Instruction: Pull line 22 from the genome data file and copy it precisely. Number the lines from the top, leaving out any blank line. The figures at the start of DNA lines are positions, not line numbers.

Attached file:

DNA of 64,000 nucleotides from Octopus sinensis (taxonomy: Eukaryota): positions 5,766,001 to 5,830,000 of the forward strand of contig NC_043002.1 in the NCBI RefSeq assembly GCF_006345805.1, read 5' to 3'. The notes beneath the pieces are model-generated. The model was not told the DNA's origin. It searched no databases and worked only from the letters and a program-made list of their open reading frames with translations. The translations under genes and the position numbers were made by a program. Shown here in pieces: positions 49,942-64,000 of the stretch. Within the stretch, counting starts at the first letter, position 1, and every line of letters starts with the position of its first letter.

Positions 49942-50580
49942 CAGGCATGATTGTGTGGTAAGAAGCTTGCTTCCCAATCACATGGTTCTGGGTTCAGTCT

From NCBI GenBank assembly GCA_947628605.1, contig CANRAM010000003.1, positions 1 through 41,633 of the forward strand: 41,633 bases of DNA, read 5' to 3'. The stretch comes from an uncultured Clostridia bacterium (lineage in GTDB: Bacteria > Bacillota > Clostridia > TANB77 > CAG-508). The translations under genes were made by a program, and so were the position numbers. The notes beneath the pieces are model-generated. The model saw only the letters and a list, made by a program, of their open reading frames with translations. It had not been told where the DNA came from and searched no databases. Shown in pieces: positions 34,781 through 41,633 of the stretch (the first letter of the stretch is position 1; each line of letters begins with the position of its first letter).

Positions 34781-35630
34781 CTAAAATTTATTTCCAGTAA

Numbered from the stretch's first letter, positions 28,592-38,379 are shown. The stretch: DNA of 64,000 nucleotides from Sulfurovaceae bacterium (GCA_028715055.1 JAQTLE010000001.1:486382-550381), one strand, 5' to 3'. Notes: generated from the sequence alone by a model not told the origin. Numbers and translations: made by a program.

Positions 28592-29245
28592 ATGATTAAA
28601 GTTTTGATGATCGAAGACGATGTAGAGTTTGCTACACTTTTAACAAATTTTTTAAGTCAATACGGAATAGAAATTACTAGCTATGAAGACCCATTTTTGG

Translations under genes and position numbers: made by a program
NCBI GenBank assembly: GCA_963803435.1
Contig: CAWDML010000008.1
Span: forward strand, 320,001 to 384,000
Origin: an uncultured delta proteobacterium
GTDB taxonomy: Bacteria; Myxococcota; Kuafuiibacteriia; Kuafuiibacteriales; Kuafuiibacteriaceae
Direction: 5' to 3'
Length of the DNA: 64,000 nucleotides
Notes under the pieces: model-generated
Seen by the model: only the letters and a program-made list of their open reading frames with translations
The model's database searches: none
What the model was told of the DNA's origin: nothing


What the model was told of the DNA's origin: nothing